In PMC Aviation 2012-1 LLC et al. v. Jet Midwest Group, LLC et al., No. 654047/2015, BL221447 (Sup. Ct. Jun. 21, 2017), Commercial Division Justice Shirley Kornreich denied a motion to dismiss a fraudulent inducement claim by an LLC member against its business partner. The court found that it could not find any “controlling, on-point authority” on the issue of reasonable reliance at issue in the case. The case relates to the scope of due-diligence obligations of LLC members when they rely upon the representations of business partners concerning the affairs of a jointly owned company.
Jet Midwest Group, LLC (“JMG”) and Amur Finance IV LLC (“Amur”) are co-members of PMC Aviation 2012-1 LLC (“PMC”), a Delaware LLC in the aviation industry. According to JMG, in April 2012, Amur touted its financing expertise to a member of PMC and secured $10 million in financing for PMC to acquire an aircraft. JMG further alleges that in the summer of 2013, Amur fraudulently induced PMC to refinance the existing loan by falsely claiming that the noteholders of the existing loan “had insisted on being immediately repaid the entire remaining balance on the Initial PMC Loan.” Amur allegedly offered to step in as a lender and refinance the initial loan at the same interest rate (18%), but required JMG to pledge its majority ownership interest in PMC as collateral.
According to JMG, it reasonably relied on Amur’s representations and agreed to refinance due to Amur’s “stated unique, close and favorable relationship with the Note Holders” of the initial loan. JMG alleged that it “relied on [Amur] for all information regarding the status of the Initial PMC Loan.” The refinancing was effectuated in August 2013.
JMG resigned as managing member of PMC in August 2015. It was replaced by Amur. Upon taking over as managing member, Amur is alleged to have taken various steps to cause PMC to default on the refinanced loan “for the purpose of taking over JMG’s membership interest in PMC via a foreclosure under the Security Agreement.” Although Amur withdrew an initial notice of foreclosure, it reserved its rights, and JMG’s ownership interest in PMC remains in jeopardy.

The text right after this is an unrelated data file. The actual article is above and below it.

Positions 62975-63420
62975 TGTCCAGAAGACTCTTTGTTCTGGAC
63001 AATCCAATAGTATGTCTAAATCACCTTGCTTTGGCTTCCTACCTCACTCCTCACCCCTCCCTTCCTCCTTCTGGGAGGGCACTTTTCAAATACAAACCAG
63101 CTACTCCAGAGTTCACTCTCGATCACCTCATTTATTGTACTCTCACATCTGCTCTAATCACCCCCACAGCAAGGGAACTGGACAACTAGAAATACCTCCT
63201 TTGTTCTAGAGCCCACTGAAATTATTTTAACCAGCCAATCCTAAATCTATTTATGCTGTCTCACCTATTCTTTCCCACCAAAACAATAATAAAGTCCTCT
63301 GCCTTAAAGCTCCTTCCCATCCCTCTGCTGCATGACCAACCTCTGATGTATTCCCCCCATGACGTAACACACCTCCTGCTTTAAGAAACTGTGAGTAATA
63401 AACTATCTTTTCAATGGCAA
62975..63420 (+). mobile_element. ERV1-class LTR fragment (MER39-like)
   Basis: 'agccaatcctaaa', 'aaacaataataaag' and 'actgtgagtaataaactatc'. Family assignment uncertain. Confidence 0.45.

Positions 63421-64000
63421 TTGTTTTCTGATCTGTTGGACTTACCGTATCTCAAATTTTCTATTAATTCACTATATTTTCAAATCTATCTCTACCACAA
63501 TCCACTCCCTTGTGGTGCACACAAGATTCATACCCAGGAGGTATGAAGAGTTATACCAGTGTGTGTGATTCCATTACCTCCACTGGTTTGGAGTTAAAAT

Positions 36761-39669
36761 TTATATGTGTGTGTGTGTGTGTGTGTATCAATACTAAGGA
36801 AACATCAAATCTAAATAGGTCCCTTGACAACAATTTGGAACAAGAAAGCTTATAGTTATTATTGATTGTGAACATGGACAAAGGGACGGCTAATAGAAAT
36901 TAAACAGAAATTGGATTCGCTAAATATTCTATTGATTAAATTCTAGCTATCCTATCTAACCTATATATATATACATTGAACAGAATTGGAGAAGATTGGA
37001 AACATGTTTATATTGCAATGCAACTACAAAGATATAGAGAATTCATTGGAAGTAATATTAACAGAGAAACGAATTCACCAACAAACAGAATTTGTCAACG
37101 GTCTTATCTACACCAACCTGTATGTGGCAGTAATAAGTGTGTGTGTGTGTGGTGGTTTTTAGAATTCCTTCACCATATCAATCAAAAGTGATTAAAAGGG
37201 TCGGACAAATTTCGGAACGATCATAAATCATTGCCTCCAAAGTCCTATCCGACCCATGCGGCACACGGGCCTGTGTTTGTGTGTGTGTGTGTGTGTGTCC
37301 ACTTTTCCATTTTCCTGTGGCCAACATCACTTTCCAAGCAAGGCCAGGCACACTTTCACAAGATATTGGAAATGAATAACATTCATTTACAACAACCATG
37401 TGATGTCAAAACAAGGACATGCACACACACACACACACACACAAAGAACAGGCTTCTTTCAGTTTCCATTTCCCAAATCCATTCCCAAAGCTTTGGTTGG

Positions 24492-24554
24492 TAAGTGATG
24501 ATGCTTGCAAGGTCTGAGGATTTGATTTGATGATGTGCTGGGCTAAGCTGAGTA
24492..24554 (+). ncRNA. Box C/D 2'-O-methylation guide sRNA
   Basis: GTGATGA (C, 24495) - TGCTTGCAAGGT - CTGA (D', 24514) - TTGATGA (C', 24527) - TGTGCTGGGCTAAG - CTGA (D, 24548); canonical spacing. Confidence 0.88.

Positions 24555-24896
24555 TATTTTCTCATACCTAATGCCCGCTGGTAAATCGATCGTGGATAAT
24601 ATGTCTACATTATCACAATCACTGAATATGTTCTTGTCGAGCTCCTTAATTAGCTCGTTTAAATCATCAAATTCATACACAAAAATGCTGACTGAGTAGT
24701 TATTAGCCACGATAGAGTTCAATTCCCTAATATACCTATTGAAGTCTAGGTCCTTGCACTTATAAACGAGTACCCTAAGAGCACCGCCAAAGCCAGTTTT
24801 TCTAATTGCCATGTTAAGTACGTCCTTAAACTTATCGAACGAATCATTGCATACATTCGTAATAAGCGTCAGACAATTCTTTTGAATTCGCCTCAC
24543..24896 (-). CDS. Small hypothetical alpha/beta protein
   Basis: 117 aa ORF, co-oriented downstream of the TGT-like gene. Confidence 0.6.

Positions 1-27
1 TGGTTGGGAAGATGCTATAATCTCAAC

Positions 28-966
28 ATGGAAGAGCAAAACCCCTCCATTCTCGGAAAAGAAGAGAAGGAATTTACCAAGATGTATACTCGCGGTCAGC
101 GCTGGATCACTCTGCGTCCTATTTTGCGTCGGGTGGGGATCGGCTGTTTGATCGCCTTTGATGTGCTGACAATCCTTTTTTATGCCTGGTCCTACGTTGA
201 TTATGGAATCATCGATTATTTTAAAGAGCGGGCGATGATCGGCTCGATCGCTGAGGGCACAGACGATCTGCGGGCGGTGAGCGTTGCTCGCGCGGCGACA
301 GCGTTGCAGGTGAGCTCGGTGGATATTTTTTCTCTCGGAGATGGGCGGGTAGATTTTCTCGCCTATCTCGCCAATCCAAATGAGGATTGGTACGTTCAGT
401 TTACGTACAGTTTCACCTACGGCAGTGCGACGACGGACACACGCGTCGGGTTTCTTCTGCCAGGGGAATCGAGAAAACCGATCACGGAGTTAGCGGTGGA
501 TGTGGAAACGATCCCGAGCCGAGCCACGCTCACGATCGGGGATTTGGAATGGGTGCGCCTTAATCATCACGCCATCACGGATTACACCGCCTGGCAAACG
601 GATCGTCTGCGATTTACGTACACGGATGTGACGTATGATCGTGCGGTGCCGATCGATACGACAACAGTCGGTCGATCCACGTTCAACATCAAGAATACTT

PMC sued Amur by counterclaim for, among other things, fraudulent inducement, breach of fiduciary duty, and breach of the operating agreement. Amur sought dismissal of the claims under CPLR 3211.
The Court’s Analysis
Judge Kornreich found that JMG “pleaded sufficient allegations about the reasonableness of its reliance to withstand a motion to dismiss.” The court observed that “the failure by a sophisticated party to conduct due diligence will ordinarily render a plaintiffs [sic] reliance unreasonable as a matter of law.” However, on the facts as alleged, “given the relationship between the parties as members of a closely held LLC, with Amur being the finance expert, and the nature of the members’ relationship with the Note Holders, the question of whether JMG was justified in believing Amur’s representation about the Note Holders’ intent to call the Initial PMC Loan is better resolved on a full discovery record.”
According to Justice Kornreich, the parties did “not cite controlling, on-point authority on the issue” of whether “a managing member can reasonably assume its business partner (whose very role in the deal was to provide financing expertise) was not lying about a matter within the scope of such expertise.”  The court noted that the business partner did not have fiduciary duties to the LLC at the time of the alleged misrepresentation. (Amur became managing member and assumed fiduciary duties to PMC at a later time.)
The court found that JMG had adequately alleged a material misrepresentation, damages from being persuaded to pledge its ownership interest, and a causal link between “the alleged lie about the imminent need to refinance” and JMG’s damages.
JMG’s claims for breach of the operating agreement also withstood Amur’s motion to dismiss. JMG’s claims for breach of fiduciary duty were dismissed as duplicative of the claims under the operating agreement.